Many of Westport’s farms have been active throughout most of the historic period. One example cited in the documentary record is typical of the nature of family farming in Westport. Oscar Palmer, born in 1884, lived his entire life of 92 years on his family’s dairy farm on Adamsville Road. The house he lived in had been built around 1700 and was likely continuously occupied into the modern period. Palmer’s grandfather Henry had purchased the farm property from Nathan Brownell in 1855 (Maiocco 1995:14).
Portuguese families have also been Westport farmers for generations. The Medeiros farm was established by an Azorean immigrant who arrived in Fall River in 1900. Brothers Manuel, Joseph, and John Medeiros rented out land in Westport to raise dairy cattle and operated a milk delivery service to Fall River. The family bought land on Sodom Road in 1918 and by 1921 had established the prosperous High View Farm (Maiocco 1995:15).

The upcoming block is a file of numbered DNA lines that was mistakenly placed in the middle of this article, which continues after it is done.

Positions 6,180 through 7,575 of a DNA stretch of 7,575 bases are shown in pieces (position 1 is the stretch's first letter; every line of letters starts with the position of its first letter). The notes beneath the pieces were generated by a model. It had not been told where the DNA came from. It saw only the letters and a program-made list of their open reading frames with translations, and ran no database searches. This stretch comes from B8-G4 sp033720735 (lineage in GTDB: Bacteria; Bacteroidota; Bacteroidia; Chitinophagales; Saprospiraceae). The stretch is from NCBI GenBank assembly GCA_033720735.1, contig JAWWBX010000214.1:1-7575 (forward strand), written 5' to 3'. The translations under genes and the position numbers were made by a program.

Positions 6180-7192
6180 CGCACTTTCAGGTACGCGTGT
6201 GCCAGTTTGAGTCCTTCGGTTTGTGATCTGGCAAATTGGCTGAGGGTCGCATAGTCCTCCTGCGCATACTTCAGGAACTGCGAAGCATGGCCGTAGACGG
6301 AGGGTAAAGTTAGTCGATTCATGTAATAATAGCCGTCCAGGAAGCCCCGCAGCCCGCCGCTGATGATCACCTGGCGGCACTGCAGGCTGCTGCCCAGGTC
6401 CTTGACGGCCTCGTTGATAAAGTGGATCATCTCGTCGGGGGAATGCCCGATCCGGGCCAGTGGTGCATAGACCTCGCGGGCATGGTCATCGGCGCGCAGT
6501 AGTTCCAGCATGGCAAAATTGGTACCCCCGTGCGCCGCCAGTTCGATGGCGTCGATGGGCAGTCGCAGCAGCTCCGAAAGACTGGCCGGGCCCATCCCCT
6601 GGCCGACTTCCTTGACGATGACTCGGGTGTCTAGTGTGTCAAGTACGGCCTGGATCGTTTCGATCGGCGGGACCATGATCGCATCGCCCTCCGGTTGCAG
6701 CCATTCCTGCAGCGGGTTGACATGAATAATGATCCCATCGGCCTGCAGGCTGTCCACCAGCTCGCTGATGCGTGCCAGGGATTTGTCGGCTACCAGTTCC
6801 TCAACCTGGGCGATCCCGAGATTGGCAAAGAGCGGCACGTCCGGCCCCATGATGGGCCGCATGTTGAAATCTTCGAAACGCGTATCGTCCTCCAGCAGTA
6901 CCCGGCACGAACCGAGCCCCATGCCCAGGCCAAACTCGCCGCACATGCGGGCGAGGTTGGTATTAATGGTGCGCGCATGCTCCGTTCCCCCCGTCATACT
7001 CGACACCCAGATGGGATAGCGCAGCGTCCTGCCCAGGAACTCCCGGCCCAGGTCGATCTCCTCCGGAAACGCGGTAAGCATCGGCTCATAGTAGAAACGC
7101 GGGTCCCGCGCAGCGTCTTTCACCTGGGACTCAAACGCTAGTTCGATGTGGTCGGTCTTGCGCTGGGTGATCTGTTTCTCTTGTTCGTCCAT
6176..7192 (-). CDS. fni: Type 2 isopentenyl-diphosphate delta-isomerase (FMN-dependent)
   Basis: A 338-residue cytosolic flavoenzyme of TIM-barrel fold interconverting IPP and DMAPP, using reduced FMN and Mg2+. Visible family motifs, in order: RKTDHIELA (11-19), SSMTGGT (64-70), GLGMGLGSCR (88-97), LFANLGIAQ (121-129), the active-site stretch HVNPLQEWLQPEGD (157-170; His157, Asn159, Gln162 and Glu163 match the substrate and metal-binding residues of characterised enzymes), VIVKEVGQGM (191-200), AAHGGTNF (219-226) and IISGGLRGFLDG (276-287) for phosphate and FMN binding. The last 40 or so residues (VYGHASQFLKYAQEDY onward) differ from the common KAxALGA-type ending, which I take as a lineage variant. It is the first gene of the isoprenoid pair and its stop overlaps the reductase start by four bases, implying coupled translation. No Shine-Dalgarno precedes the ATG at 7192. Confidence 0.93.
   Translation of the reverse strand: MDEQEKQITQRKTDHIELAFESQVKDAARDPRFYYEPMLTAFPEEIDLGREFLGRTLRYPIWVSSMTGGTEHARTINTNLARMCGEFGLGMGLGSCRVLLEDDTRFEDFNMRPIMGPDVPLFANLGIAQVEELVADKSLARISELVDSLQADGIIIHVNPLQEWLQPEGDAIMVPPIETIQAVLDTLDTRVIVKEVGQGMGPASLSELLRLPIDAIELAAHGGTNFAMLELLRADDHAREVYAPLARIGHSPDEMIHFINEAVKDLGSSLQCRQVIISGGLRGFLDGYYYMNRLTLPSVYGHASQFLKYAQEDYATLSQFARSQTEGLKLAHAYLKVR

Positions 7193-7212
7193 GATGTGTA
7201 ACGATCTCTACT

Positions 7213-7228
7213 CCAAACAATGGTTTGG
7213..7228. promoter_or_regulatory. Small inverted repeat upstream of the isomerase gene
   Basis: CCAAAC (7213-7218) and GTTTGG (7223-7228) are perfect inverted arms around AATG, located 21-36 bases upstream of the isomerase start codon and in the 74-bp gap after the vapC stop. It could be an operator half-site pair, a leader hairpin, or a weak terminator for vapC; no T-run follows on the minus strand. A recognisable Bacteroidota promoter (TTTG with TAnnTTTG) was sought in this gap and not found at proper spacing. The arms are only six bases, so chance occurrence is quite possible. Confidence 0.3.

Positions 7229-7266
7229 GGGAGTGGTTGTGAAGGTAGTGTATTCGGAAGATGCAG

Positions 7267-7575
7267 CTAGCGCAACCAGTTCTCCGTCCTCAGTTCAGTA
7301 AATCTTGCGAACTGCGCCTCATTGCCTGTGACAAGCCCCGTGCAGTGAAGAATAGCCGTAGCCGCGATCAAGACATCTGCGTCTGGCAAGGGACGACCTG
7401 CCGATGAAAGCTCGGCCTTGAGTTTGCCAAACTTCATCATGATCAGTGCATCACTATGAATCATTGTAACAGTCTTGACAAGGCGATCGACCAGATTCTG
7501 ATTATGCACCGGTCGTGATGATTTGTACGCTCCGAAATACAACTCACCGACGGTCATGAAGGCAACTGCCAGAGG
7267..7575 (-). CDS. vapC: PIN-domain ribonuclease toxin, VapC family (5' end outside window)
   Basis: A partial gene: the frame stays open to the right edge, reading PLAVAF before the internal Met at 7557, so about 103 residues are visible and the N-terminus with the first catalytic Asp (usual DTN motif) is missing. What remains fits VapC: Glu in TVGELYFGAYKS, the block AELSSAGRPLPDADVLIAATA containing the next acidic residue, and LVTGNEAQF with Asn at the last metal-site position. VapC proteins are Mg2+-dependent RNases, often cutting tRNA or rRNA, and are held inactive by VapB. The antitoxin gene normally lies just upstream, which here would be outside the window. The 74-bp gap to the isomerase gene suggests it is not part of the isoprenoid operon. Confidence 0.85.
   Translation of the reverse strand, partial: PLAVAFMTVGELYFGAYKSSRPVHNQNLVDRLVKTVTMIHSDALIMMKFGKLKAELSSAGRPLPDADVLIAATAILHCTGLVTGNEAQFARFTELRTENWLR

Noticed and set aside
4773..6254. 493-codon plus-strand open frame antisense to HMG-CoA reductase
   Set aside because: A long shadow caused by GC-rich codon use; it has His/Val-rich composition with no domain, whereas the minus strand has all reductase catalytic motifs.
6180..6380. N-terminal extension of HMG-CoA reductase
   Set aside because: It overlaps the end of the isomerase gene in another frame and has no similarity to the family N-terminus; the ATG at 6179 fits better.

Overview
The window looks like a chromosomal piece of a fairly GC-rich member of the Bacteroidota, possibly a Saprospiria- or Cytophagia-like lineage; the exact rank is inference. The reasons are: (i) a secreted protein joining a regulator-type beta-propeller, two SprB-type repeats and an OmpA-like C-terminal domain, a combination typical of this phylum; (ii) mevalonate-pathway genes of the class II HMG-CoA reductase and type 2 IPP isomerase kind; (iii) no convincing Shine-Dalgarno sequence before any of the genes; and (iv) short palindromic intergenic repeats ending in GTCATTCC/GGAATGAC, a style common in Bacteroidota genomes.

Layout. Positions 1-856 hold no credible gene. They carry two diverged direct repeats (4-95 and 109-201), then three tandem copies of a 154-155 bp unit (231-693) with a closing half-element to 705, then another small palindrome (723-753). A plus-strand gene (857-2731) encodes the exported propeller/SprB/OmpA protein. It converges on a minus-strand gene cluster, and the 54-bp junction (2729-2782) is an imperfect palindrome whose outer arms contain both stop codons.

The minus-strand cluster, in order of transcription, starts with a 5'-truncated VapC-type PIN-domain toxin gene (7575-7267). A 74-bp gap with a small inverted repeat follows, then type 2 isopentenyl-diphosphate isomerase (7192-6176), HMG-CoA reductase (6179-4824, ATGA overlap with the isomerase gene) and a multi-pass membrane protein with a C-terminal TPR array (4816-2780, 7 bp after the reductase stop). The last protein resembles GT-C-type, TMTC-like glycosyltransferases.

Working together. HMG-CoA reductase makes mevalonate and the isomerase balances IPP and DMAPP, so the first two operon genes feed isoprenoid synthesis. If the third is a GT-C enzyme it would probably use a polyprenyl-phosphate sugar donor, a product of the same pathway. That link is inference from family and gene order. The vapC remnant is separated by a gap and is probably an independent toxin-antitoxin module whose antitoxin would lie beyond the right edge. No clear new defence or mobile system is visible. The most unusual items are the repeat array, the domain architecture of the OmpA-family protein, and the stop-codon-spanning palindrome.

Census records indicate the importance of agriculture to the town’s economy throughout much of the nineteenth century. The 1820 census lists 435 of the town’s 2,600 residents as “engaged in Agriculture,” more than four times the number employed in other pursuits such as commerce or manufacturing (Jackson and Teeples 1976). The Massachusetts census of 1855 provides information about occupations by county, rather than by town, so it is difficult to gauge the actual numbers for the town of Westport. Using the county data as a general guide, agriculture is listed as the second-most numerous occupation after the category of laborer, with more than 5,000 men countywide engaged in farming as a primary occupation (DeWitt 1857). In 1875, 616 of Westport’s 918 working men listed their occupation as either “farmer” or “farm laborer” (Smith et al. 1976:38). Town records from 1890 list 467 farmers out of Westport’s total population of 2,599 residents. By way of comparison, 199 men were listed as sailors in the same census (Ledoux 1995:5).